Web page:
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What is an auto service contract?

Couple looks at a car at a dealership
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During the car-buying process, your salesperson might offer you an auto service contract, which protects you against unexpected or costly repairs. However, the car might include a manufacturer’s warranty that offers the same protections as a vehicle service contract. Your insurance policy might also include similar protections. 

Before spending extra money on an auto service contract, understand what a service contract is, and whether it’s useful for your situation.

What is an auto service contract?

A service contract, also called an extended warranty, is a contract that covers certain vehicle problems or repairs after the dealer’s or manufacturer’s warranty expires.

You might find one of these offered through an auto manufacturer, car dealer or warranty administrator. The service provider might impose a time frame in which you can buy the service contract — until the end of the first year of ownership, for instance. If your car needs repairs and it’s covered under the contract, you’ll submit a claim to the service contract provider. It’ll send payment directly to the repair shop.

What does a service contract cover?

Service contracts cover parts likely to break down within the warranty period. For example, the contract might cover repairs to major components of the vehicle, such as the engine, transmission and air conditioning, as well as roadside assistance and rental car reimbursement.

Coverage varies with each provider and contract, so read through the policy before signing up. They usually come with a long list of exclusions, such as routine maintenance, normal wear and tear, theft and vandalism. If a service isn’t listed, assume it’s not covered under the policy.

Service contract vs. a warranty

Before buying an auto service contract, compare it against your car’s warranty to see when coverage applies and whether they overlap. 

  • Warranties for new vehicles cover repairs and defects, and are valid up to a certain mileage or time. For instance, three years or 30,000 miles. Third-party warranties don’t extend the exact coverage and terms in the original manufacturer’s warranty. 
  • Auto service contracts usually kick in when the manufacturer’s warranty expires. These always cost extra, while warranties are baked into the car’s purchase price. 

You might even have similar coverage through some of your other financial products. For example, auto insurance might cover rental car expenses and roadside assistance, while your credit card might cover trip interruptions. If you buy a vehicle service contract offering similar benefits, verify whether it’s duplicative of an existing coverage you already have.

How to get the most out of your service contract

If you decide to buy a vehicle service contract, try to negotiate the price of the car or the contract. This strategy works best when you have several offers in hand, so do your research before heading to the dealership. 

Get a few quotes for auto service contracts and, as you compare offers, look at these features:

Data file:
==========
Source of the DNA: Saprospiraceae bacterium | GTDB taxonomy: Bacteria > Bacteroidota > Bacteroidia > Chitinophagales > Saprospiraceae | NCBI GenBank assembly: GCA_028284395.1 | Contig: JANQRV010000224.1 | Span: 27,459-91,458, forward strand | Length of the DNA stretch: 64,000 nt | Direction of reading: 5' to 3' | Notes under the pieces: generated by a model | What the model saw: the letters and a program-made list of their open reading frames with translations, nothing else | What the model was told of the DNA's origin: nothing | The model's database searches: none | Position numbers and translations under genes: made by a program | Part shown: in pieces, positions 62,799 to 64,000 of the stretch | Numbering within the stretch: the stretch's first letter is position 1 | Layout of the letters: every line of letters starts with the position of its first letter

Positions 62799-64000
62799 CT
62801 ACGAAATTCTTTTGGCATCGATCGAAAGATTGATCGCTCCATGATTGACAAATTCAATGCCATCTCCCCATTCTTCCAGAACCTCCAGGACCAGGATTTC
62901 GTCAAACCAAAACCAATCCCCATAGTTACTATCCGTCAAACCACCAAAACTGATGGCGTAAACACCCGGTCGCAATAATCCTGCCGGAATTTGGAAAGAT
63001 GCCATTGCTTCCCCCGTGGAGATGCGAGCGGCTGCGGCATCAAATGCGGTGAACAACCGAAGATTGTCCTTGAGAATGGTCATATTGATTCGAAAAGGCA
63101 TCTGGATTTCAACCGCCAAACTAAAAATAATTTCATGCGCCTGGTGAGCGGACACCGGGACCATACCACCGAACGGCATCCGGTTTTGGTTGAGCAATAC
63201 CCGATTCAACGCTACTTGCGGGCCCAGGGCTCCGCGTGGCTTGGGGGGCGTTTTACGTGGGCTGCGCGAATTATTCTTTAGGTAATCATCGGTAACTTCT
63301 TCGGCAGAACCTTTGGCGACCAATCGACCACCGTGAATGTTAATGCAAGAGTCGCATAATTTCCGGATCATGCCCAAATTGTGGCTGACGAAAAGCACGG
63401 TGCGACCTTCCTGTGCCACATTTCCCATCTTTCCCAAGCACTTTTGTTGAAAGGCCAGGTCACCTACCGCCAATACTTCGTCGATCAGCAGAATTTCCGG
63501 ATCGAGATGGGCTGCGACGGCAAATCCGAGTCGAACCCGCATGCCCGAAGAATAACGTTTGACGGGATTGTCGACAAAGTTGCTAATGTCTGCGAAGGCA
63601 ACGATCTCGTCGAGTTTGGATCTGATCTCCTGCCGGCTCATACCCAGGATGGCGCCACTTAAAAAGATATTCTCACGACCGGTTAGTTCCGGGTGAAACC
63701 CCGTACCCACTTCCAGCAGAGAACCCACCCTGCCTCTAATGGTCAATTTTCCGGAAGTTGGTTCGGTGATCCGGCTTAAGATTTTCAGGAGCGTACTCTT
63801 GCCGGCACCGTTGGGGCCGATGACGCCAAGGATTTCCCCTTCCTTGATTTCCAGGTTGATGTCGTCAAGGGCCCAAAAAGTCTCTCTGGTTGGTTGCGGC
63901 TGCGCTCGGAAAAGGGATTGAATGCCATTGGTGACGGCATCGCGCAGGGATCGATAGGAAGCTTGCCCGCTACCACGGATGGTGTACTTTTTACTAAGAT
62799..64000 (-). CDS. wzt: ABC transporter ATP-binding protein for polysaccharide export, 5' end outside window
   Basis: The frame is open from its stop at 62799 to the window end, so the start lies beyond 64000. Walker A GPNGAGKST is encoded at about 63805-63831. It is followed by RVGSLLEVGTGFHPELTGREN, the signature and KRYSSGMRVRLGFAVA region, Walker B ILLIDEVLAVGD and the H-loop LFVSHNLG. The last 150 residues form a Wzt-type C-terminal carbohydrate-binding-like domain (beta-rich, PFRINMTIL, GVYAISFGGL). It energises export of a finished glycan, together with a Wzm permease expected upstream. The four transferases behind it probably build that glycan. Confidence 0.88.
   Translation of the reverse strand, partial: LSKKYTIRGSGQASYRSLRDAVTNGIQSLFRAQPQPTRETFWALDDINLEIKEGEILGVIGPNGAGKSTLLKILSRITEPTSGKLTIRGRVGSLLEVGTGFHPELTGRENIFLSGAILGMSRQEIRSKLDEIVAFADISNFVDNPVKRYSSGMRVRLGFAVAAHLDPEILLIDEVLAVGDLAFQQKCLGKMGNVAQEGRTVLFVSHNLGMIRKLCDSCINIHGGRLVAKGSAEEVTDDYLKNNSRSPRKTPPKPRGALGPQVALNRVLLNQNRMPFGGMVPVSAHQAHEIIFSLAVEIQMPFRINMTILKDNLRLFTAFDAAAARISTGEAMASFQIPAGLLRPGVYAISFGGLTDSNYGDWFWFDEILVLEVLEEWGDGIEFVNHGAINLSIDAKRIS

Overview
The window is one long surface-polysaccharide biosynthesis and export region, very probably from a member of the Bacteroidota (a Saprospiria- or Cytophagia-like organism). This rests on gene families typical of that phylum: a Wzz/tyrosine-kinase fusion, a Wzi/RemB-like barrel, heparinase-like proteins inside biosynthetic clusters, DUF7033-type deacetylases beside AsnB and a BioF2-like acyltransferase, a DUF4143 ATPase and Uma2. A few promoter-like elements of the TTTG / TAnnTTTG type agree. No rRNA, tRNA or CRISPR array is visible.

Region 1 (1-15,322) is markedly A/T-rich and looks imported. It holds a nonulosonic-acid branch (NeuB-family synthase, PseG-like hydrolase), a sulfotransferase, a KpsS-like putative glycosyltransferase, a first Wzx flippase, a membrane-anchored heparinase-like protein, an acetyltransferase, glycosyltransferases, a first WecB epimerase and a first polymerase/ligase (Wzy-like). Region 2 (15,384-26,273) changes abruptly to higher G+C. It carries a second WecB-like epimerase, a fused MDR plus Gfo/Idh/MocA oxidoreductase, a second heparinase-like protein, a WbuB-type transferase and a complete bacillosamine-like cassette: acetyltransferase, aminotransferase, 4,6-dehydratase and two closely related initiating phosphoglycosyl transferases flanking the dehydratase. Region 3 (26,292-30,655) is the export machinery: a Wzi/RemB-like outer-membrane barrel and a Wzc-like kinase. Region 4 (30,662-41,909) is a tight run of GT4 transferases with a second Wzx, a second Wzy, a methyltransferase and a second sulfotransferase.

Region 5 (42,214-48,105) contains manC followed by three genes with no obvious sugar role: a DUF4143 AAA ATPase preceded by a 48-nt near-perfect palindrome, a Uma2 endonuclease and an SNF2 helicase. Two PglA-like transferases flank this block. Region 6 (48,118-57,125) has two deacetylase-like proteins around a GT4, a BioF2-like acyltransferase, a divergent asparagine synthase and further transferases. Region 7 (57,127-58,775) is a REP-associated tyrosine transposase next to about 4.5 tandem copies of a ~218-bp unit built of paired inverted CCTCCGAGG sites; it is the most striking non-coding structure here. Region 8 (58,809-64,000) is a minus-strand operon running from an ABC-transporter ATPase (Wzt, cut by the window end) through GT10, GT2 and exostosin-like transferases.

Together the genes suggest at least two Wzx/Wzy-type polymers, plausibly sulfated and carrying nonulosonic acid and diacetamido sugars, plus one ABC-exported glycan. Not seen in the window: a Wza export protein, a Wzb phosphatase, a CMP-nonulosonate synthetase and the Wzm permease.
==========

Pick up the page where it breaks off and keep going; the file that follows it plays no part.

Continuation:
• Check the cost of the policy. The cost depends on the car’s make, model, condition, coverage and contract length. You’ll usually pay a fee upfront to buy the policy — ranging from a few hundred dollars to more than $1,000 — and potentially a deductible per visit or per repair. 
  • Ask what’s included. Understand what’s included and excluded in your policy and whether this can change. For example, if a noncovered part damages a covered part, the service contract provider may deny coverage. 
  • Consider how long you’ll have the car. If the service contract lasts longer than you plan to keep your car, ask whether you can transfer the contract and if fees apply. 
  • Ask about the process. Check which companies can perform services and how you’ll submit a claim. The service contract might be handled by an “administrator,” which authorizes claims payments and distributes the money. 
  • Find out who underwrites the auto service contract. You can check online reviews for a pattern of complaints against the company, the Consumer Financial Protection Bureau’s complaint database and the Better Business Bureau. If an insurance company underwrites the policy, then you may check the solvency of the agency. 

Once you sign for the policy, get written confirmation that the dealer sent payment to the appropriate administrator. As you use the car, keep car repair and maintenance records and receipts. The service contract typically won’t cover preexisting conditions, and records can help show that you’ve provided preventive care. 

If you have a problem with the auto service contract, try to resolve the dispute with the provider. If that doesn’t work, file a complaint with your state attorney general, the Federal Trade Commission and a local consumer protection agency. 

The bottom line 

Whether you need a vehicle service contract depends on a few factors, including whether the manufacturer’s warranty is in effect, existing coverage benefits you have, your budget and how long you intend on keeping the car. Vehicle service contracts are optional so don’t feel pressured to pay extra money if it’s not a good fit for you.

Written by
Kim Porter
Contributing writer
Kim Porter is a former contributor to Bankrate, a personal finance expert who loves talking budgets, credit cards and student loans. Porter writes for publications such as U.S. News & World Report, Credit Karma and Reviewed.com. When she's not writing or reading, you can usually find her planning a trip or training for her next race.
Edited by
Student loans editor